In 2018, the Office for Civil Rights collected Health Accountability and Enforcement Act (HIPAA) settlements worth $30 million, including a record $16 million settlement. Under the GDPR, businesses have been fined $158 million, with an eye-watering $50 million fine for Google. Each year, the payment card industry fines many organizations for PCI-DSS violations, and acquiring banks pass those fines on to merchants and other businesses, with many losing their ability to take credit card payments.
A business that handles private customer data, healthcare records, or sensitive financial information faces regulatory oversight. The cost of non-compliance can be substantial, but so can the cost of compliance. It is often infrastructure security failings that expose businesses to the risks of non-compliance. And it is the complexity of securing large cloud infrastructure deployments that makes compliance so expensive.
Microsoft has worked with enterprise organizations for decades, providing platforms and services that help them comply with regulatory standards. Azure is no different. It includes several tools that help businesses with governance and compliance, reducing cost and complexity.
How Does Azure Help with Compliance?
Azure provides a secure and flexible foundation for building application and data hosting platforms that comply with a wide variety of regulations. As with all aspects of cloud hosting, compliance is a partnership between the cloud vendor and the user. Azure provides the tools and services, but it’s up to users to manage them in accordance with the regulations relevant to their industry.
We’re going to look at a couple of tools that come at the problem from different perspectives. Or to put it another way, that answer two different questions.
- How do I know my infrastructure is compliant?
- How can I be sure the infrastructure I deploy is compliant from the start?
Regulatory Compliance Dashboard
Monitoring is one of the biggest challenges of regulatory compliance. How do you know whether your infrastructure follows the rules? Servers and storage evolve as business requirements change. Cloud platforms are inherently flexible, and it’s straightforward for employees to deploy servers that may not meet regulatory requirements.
Over the last few years, many of the most significant security breaches have been the result of employees dumping sensitive data in insecure databases or storage platforms—convenience and short-term benefit often trump long-term security.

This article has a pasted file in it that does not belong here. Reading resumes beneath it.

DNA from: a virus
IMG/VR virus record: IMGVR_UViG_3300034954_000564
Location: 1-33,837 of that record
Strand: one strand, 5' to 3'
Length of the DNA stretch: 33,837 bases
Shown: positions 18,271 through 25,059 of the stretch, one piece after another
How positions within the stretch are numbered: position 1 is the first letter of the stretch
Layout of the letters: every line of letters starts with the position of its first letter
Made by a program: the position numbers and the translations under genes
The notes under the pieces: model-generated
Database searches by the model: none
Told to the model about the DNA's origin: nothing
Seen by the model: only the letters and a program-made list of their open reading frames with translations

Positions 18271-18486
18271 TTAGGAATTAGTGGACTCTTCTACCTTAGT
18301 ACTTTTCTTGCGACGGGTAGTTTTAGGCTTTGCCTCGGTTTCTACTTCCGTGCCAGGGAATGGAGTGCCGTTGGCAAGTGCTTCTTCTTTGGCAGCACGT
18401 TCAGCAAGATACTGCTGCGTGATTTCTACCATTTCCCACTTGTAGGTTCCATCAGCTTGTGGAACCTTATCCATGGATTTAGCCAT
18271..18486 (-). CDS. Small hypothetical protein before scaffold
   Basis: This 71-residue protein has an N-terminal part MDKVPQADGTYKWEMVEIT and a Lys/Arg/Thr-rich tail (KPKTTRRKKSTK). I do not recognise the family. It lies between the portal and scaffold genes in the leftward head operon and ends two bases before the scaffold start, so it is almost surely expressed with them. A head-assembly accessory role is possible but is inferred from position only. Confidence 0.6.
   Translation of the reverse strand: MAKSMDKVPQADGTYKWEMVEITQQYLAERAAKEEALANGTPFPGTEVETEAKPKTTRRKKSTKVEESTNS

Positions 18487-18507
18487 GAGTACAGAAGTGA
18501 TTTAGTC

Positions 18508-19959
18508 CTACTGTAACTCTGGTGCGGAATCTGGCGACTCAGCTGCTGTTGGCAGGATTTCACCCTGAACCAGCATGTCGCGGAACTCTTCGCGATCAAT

Azure Security Center’s regulatory compliance dashboard helps to answer our first question: How do I know whether my infrastructure is compliant?
It provides continuous insights into a business’s compliance posture, analyzing risk factors and presenting users with recommendations to mitigate them. At the time of writing, the regulatory compliance dashboard supports by default a handful of standards, including PCI DSS 3.2, ISO27001, and SOC TSP, but others can be added, including UK NHS, SWIFT CSP CSCF-v2020, and the Azure Security Benchmark.
The compliance dashboard has limitations, and many regulatory standards are missing, including HIPAA. But Azure does provide rich monitoring and alerting features that can help businesses to keep a close eye on their security and privacy.
Azure Blueprints allows users to define a repeatable set of Azure resources that conform to the standards and policies of their organization. With Blueprints, businesses can define which resources should be deployed, how they should be organized, and other features such as role and policy assignments. When they deploy a new environment with a Blueprint, they can be confident that it complies with their predetermined standards.
Microsoft has created a set of production-ready Blueprint samples that help businesses to comply with a wide variety of standards. These include HIPAA HITRUST, NIST SP 800–53 R4 and R2, PCI-DSS v3.2.1, IRS 1075, and about a dozen more.
In addition to Blueprints, Azure features another service for deploying pre-defined infrastructure: Azure Resource Manager (ARM) templates. These allow users to implement infrastructure as code, deploying resources and groups of resources according to JSON recipes.
Azure Blueprints and ARM templates are related but distinct. Blueprints can be used to create artifacts like ARM templates and policy assignments, allowing you to version control those artifacts and assign them to Azure environments. Unlike templates, the relationship between Blueprints and resources is maintained, so organizations can track which version of a Blueprint is currently deployed to a subscription, which is great for compliance monitoring and awareness.
In this article, we’ve discussed two of Azure’s services to help businesses comply with regulatory standards. If you’d like to learn more about regulatory compliance and your Azure infrastructure, contact an Azure specialist today for a free initial consultation.